Letters to the editor on sales tax increase, Brownback, 2nd Amendment, global warming

06/06/2014 12:00 AM

06/05/2014 5:21 PM

Council’s job is to oversee spending

The Wichita City Council adopted a draft plan to implement a 1-cent sales tax increase that would be used in part to fund a $90 million economic development fund. According to the supporters who spoke before the council, the funds would be controlled by a brand-new commission composed of three businesspeople and two City Council members.

We already have a seven-member board with responsibility for approving and monitoring the expenditure of tax dollars and economic development programs. It’s called the Wichita City Council. I voted for my council member, and the mayor, to make good decisions on how my tax dollars are spent.

If council members want to pass off their duties to another unelected commission, they should resign so we can elect some city officials who want to do their job.

ALFRED P. BESSER Jr.

Wichita

Brownback choice

The latest news about Kansas tax shortfalls (May 31 Eagle) and Gov. Sam Brownback’s excuses for them point to fundamental issues with his leadership, which must be taken into account by prospective voters.

Part of Brownback’s image is his contempt for the Obama administration and his disregard for its authority over budgetary issues (such as health care). However, if the decisions made in Washington, D.C., affect the state to the extent that the budget is laid waste, then he is effectively impotent in the face of President Obama’s authority and unable to extract Kansas from the federal octopus, despite all rhetoric to the contrary. If this is true, then he has shown himself to lack the qualities necessary for independent governance.

However, if the revenue shortfalls are due to poor calculations, then it indicates his weak grasp of budgetary basics, and his gambling of his constituents’ services on discredited economic theories indicates his credulity and shortsightedness. If this is true, then he has shown himself to lack the qualities necessary for competent governance.

So the choice boils down to whether Brownback is impotent or incompetent; one of these two options, however unpleasant, must be true. Thus, Brownback supporters must decide which is most palatable.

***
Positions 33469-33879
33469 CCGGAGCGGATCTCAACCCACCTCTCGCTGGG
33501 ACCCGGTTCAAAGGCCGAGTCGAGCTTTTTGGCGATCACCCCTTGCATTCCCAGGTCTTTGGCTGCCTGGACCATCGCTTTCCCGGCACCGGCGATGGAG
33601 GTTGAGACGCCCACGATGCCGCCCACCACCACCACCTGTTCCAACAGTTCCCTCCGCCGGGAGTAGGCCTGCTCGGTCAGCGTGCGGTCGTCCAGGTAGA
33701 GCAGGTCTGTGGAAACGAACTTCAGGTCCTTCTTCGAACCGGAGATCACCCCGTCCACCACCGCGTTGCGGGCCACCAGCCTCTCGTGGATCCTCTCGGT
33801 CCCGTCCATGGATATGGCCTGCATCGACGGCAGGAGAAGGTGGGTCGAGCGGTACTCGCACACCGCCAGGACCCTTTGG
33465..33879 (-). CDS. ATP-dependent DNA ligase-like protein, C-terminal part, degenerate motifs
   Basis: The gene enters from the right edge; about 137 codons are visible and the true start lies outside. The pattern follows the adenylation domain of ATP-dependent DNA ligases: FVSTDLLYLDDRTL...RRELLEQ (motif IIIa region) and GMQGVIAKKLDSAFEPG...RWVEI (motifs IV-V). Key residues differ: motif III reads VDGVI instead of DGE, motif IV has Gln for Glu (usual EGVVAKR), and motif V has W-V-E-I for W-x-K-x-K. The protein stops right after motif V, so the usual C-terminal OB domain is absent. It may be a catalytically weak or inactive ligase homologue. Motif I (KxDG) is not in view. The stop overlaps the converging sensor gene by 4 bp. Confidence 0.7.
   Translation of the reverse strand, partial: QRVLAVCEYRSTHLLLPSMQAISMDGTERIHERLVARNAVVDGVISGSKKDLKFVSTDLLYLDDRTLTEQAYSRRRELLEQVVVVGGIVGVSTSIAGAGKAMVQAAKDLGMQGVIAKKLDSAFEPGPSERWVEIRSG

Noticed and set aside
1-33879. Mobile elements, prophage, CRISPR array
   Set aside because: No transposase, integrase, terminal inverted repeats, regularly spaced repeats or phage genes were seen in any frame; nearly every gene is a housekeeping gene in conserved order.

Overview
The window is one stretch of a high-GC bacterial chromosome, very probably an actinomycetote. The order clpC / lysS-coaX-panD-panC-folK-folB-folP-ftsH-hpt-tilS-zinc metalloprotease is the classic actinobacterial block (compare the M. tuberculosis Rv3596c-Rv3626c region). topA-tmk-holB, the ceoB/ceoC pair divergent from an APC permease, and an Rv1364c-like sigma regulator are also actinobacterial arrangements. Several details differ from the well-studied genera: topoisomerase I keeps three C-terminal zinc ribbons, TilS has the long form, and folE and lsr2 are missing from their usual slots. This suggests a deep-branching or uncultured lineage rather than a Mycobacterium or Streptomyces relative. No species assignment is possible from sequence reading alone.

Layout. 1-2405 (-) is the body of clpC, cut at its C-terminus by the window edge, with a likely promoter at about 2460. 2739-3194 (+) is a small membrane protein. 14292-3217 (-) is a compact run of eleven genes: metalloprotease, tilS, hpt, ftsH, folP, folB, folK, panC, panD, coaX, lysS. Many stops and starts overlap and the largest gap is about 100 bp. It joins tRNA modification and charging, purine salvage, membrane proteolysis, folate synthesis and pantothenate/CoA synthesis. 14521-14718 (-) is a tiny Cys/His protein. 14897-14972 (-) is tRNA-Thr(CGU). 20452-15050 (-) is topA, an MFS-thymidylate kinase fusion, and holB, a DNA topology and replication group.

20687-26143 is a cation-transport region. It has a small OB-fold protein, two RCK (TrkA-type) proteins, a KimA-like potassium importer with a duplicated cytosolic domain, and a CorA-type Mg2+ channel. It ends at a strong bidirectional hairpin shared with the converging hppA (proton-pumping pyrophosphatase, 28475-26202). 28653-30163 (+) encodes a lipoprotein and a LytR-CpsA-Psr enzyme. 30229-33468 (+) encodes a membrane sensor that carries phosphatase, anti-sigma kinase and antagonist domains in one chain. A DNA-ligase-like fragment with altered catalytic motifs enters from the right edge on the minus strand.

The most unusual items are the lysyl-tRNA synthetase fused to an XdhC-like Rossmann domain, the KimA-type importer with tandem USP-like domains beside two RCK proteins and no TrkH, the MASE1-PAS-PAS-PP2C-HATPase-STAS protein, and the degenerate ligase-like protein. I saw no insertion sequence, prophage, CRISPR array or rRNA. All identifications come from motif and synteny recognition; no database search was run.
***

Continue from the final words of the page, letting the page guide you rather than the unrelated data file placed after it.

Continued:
RYAN T. JACKSON

Wichita

Protect from tyranny

A letter writer stated that the Second Amendment was about establishing “an armed militia to protect a new nation” (“Speak truth about 2nd Amendment,” June 3 Letters to the Editor). Though that may have been an added benefit, it was not the purpose of the amendment.

The Second Amendment was created to protect the citizens of this new country from tyranny. The founders feared that a European-style dictatorship would attempt to take over the nation. An armed populace was considered to be the best defense against such an attempt, and it was through individual gun ownership that a “well regulated militia” was to be established.

To strip people today of their Second Amendment rights is to invite the very tyranny, from the very source, that the Founding Fathers were trying to prevent.

The 21st-century interpretation of the Second Amendment should be the same as it was when it was written, to protect the American people against tyranny from within and without. All of the other noise today about “stand your ground,” concealed and open carry, and other 20th- and 21st-century issues are creations of modern times. While some of today’s issues may need to be readdressed or modified, the basic and true premise of the Second Amendment should remain in place with the population retaining the right to keep and bear arms without undue interference or restriction from any government agency.

ROBERT S. KAILER

Wichita

Call to action

Though I regularly read the letters to the editor, they rarely motivate me as a call to action. The most notable exception to this was a letter containing the writer’s interpretation of the Second Amendment (June 3 Letters to the Editor).

The letter was a well-written opinion masquerading as fact. In fact, the premise of the piece is effortlessly refuted by simply reading what the writers of the Constitution had to say about arms and the militia specifically. I suspect the author didn’t include that since it doesn’t coincide with his vision of a disarmed society. Of course, that disarmed society would benefit assailants at the cost of many defenseless citizens.

Indeed, the letter was a call to action. The National Rifle Association is now processing my membership application, and I am pleased that it will use my membership fees to educate the public and our lawmakers.

JASON KARBER

Wichita

Which is it?

Regarding “Scientists: Ice sheet has begun irreversible melting” (May 13 Eagle): We should remember that only 40 years ago climatologists were claiming that we were entering a disastrous ice age. Since then, they have reversed themselves and made numerous solemn warnings about how we must take drastic action to prevent destruction from global warming. But, once again, some climatologists are claiming that we are in the early stages of an ice age.

As a self-certified climate authority, I predict that a thousand years from now the entire Northern Hemisphere will be covered with ice while the Southern Hemisphere will be burned up and devoid of all life.

DAVID GUDEMAN

Wichita

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